But the experience in these countries, including Israel, suggests that access to combat jobs doesn't lead directly to equal treatment within the ranks.
In Israel, most men and women perform compulsory military service. The Israel Defense Forces, plays a number of roles that go far beyond just defending the country. It is also a melting pot that allows immigrants and minority groups to join in the same rite of passage.
That's what struck Leora Prince when the New Jersey native visited Israel after high school. She saw lots of young people joined in a common purpose.
"That were completely, selflessly guarding over the country," Prince recalls. "And I wanted to be a part of that."
That explains why this 21-year-old is now serving as a sergeant in the Israel Defense Forces. She immigrated, learned Hebrew, and put on a uniform.
But had she come along before the formation of the Caracal battalion, Prince would not have ended up where she was earlier this year: riding in an SUV along Israel's desert border with Egypt, cradling a Tavor assault rifle in her arms.
Prince started out learning how to be an instructor. But she says she wanted to do something that was truly hands on.
"When I was in basic training for the month, I realized that this isn't enough for me. I wanted to do more, do that guarding, not just teach people how to guard," Prince says. "So I switched to Caracal, and it was the best decision I've ever made."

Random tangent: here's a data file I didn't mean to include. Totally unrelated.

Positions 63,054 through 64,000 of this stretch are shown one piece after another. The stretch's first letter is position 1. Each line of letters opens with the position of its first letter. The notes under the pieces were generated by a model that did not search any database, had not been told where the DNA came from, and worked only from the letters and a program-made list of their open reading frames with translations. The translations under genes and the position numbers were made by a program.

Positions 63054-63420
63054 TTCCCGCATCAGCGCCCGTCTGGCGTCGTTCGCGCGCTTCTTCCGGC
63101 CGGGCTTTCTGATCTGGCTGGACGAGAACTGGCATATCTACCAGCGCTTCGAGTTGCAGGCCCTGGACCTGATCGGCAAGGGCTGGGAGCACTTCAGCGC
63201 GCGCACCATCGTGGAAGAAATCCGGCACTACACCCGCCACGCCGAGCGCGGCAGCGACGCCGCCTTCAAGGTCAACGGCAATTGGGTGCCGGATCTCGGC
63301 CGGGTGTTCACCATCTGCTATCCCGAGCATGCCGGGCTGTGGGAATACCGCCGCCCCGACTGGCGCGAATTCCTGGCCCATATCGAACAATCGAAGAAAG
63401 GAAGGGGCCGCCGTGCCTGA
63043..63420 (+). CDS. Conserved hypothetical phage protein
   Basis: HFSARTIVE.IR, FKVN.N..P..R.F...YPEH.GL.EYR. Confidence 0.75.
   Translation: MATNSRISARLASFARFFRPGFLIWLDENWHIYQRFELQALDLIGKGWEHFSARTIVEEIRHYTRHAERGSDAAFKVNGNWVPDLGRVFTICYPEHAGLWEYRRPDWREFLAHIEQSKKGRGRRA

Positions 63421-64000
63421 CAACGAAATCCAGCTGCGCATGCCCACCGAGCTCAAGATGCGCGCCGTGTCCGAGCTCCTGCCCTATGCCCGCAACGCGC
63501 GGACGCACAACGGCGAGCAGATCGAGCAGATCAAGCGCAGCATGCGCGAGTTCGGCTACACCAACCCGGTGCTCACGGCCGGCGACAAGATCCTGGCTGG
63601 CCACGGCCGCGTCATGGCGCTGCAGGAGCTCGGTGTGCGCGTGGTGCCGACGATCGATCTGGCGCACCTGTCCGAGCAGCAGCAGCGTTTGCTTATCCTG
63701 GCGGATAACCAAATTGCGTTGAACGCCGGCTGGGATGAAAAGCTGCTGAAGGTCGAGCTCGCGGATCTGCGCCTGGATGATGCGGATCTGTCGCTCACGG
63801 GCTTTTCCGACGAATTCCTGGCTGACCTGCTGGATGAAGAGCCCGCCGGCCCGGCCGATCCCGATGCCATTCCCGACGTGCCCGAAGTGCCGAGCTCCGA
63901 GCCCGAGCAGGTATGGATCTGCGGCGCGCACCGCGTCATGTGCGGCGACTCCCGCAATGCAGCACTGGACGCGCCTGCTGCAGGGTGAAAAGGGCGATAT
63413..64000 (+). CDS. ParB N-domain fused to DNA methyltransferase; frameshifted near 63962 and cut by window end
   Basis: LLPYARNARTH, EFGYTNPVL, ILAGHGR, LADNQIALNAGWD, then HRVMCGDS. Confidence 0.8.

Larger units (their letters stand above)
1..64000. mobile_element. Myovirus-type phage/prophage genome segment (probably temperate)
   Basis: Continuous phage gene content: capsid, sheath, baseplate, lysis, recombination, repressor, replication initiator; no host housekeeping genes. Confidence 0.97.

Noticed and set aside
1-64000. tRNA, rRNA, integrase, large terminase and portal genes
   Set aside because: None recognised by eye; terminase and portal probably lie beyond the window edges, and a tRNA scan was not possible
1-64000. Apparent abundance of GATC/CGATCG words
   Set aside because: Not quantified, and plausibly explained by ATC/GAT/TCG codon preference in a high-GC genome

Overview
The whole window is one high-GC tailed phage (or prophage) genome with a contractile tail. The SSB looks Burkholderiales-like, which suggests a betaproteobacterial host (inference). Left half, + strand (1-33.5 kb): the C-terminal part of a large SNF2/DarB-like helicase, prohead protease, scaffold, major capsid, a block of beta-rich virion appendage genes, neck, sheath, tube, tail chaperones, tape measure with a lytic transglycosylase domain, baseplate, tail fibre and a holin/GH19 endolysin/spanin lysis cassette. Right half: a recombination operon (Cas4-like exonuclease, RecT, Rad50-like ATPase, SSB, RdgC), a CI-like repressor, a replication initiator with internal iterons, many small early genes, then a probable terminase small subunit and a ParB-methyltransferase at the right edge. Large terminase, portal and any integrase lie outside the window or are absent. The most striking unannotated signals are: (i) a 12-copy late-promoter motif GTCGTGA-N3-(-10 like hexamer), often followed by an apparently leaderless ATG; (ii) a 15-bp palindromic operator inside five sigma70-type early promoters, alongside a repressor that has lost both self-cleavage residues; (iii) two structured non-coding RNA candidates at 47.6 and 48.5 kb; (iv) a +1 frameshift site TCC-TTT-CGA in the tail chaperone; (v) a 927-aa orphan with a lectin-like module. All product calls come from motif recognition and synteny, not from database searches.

The Caracal was formed in 2004 with the chief purpose of giving women a chance to serve in a true combat role. It's a co-ed combat battalion, named for a desert cat whose gender can be difficult to discern.
The battalion is 60 percent female and patrols Israel's border with Egypt's Sinai peninsula, a desolate stretch of high desert that's become a hot spot in recent years: In 2011, eight Israelis died in an attack launched from Sinai.
The area is dangerous enough that Israel has decided to build an expensive border fence through the harsh terrain. A big part of the Caracal's job is guarding the construction crews building that fence. Soldiers like Prince put up with clouds of dust, wicked heat and long shifts. Prince says women don't have to carry quite as much gear as men.
But otherwise, they're treated the same, in theory anyway. Prince says in Israel's battle-hardened, male-dominated military, she still gets plenty of razzing.
You don't sign up for work like this if you're put off by teasing. Within the Caracal, Prince says she is taken seriously, and she looks completely at ease as she chats with her male counterparts.
One question that crops up in the discussion about women is whether men will trust female soldiers with their lives. Prince's commander, Capt. Yaron Eyal, says he's gotten over any doubts he had.
"I really, really trust them ... to watch my back," he says, relying on Prince to help him find the right English expression.
Israel holds out the Caracal as proof that women can be all that they can be in the military. The Israel Defense Forces say that today, nearly 50 percent of Israel's lieutenants and captains are women.
But the upper echelons are still a male domain. The highest ranking female officer is a major general, who is in charge of personnel. Miri Eisen, a retired colonel who spent 20 years in the Israeli military, says there are clear limits for women.
"We won't have a female chief of staff. The glass ceiling is there for a variety of reasons," Eisen says. "The military is a boys club. I think every military is a boys club. It's still a majority of men who are going to choose that way of life."